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It has been a while since I added any content to this section. While the main part of the 1960 TR3a project was completed in 2016, as we all know, restoration projects are never complete and I still had a list of things to take care of. This project ran for 6 years, 2010 to 2016 and once I had the car insured, registered and through the state inspection I really could not mentally face pulling things apart to deal with issues that I should have taken care of at the time or re-do things that I wish I had done different.

However having enjoyed driving the TR3a for the last few years and with the pandemic keeping us all home more I decided it was time to tackle a few tasks.

An interesting observation when doing a complete frame-up restoration is that sometimes you are not starting with a complete unmolested car and you don’t know what you don’t know. So it was with me and the TR3 rear trim panel, the one that is in front of the fuel tank.

Before I get into that however let me digress and talk about holes. When I was restoring the tub I filled in dozens of holes in various places that I knew should not be there. I could tell a factory hole from a hole made later just from the shape of the hole. The factory holes were round with smooth edges, the holes from previous owner were not and in some cases had been made with a sharp punch or a self tapping sheet metal screw. I filled every hole but apparently left two sets of holes in front of the fuel tank that looked like factory holes even though I had no idea at the time what they were for.

Now back to the plot. In May 2015 as I was fitting the interior trim I realized that there was nothing securing the rear trim panel at the bottom. At the top the trim panel fits into some metal tabs but there was no bracket to attach it to at the bottom. I asked about this in the sidescreen forum:

https://www.tr-register.co.uk/forums/index.php?/topic/51891-rear-bulkhead-trim-panel-bottom-attachment-post-60k-tr3a/

There it was revealed that there should be two brackets just in front of the fuel tank.

I had bigger fish to fry in 2015 and promptly forgot about that discussion. I shoved in the trim panel and wedged it between the wheel arches and hoped that it would stay there. It didn’t. So a few days ago I went back to the forum thread that I started in 2015 and decided I should remove the rear trim panel, pull up the carpet and underlay and figure out where to drill some holes and mount two brackets.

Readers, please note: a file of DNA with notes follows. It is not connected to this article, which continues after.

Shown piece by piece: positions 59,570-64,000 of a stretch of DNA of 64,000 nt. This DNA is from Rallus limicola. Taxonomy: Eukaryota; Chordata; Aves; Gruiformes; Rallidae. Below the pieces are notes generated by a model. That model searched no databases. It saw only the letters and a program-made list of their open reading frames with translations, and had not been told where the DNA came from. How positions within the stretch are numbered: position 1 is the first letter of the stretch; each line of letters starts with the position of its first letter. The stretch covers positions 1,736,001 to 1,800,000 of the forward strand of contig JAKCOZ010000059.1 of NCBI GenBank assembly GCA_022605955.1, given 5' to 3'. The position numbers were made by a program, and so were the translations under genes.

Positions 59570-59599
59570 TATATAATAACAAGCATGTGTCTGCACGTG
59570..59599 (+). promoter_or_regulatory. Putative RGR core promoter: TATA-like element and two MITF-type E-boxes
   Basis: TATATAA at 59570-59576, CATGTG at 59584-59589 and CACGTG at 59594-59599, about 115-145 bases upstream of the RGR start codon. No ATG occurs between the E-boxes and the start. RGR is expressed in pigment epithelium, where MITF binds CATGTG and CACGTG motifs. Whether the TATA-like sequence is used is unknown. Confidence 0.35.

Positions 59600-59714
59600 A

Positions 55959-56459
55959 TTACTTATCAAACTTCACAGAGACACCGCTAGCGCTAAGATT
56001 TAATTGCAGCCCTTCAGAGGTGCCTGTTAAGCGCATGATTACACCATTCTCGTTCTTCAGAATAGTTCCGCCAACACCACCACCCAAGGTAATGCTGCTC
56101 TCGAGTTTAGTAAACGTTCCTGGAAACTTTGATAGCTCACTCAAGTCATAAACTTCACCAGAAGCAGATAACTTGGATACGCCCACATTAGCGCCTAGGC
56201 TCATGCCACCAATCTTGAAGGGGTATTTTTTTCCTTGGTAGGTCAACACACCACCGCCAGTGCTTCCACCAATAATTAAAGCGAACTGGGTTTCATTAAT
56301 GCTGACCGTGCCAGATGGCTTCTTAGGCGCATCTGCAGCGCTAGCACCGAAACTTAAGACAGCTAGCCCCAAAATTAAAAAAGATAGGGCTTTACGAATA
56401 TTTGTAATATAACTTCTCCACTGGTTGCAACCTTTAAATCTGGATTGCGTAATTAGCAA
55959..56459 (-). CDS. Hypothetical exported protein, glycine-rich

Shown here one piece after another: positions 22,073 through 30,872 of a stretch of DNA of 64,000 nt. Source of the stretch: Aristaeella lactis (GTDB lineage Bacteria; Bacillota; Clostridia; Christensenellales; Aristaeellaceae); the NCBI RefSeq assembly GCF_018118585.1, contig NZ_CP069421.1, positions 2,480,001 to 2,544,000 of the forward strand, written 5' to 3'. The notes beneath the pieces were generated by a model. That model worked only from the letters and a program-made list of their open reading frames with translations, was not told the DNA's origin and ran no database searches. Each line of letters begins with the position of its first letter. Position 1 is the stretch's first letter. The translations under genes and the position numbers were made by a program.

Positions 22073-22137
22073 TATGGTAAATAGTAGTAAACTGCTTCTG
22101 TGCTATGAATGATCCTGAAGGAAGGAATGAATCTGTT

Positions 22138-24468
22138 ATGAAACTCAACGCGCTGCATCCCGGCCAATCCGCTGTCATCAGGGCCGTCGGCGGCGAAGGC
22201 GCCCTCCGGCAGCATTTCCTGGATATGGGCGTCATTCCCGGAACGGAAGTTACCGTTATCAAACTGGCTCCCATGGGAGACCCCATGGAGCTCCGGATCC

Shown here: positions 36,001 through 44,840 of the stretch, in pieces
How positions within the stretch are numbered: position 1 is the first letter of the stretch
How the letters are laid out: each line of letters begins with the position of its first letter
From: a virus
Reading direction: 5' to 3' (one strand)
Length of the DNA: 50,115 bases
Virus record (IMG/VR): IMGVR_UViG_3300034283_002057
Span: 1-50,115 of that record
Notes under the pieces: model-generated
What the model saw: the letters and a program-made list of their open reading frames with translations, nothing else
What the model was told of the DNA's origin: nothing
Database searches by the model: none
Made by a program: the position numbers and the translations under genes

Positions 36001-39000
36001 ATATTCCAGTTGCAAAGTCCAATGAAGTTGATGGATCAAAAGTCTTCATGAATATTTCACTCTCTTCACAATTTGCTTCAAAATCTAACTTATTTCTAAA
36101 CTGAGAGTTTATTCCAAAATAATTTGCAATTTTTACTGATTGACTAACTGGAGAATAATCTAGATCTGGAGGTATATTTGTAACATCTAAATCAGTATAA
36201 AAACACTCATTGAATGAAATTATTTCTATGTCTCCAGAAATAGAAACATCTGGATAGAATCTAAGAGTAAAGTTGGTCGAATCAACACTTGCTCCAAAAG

Removing the trim panel was easy since it was not attached and what did I find when I lifted the carpet but two factory holes that I had not filled and were obviously where the original bracket should have been. There was a pair just like it on the other side. How about that.

I had some 1 ½ x 1 ½ inch aluminum angle iron so I fabricated a couple of brackets and attached them using the factory holes using some stainless screws and nuts. Since I had a lot of floor covering, the 1 ½ inch bracket was just enough to clear the carpet and give me enough bracket to attach the trim.

The trim panel even had two holes in it for the fixing screws. I just poked a punch through the vinyl and through the hole in the panel to mark where the screw hole needed to be on the brackets.

With the brackets drilled for the screws it was a simple operation to attach the rear trim and this time securing it top and bottom.

The title picture shows the final installed rear trim.

Other projects in the pipeline are retrofitting a pusher electric fan to assist with summer cooling. I should have done this during the restoration and I have no idea why I did not. I did install a bung in the radiator for a fan switch but for some reason stopped there. Again thanks to the forum I learned that a 12 inch pusher fan can be installed without removing the front apron so this is on my to-do list. When I tackle the fan I also plan to raise the engine using shims on top of the engine mounts to align the engine with the hand crank hole in the radiator.

I had delayed installing the glove because I thought I would be trying to adjust the bonnet and the hinges are behind the glove box. I have resigned myself to living with the bonnet the way it is and I need that glove box so installing that is also on the project list.

I also have a factory hardtop and all the pieces need to finish it and install it. Great help from the forum here also especially Ian Smith for finding a source for reproduction cantrails.


More about those projects later.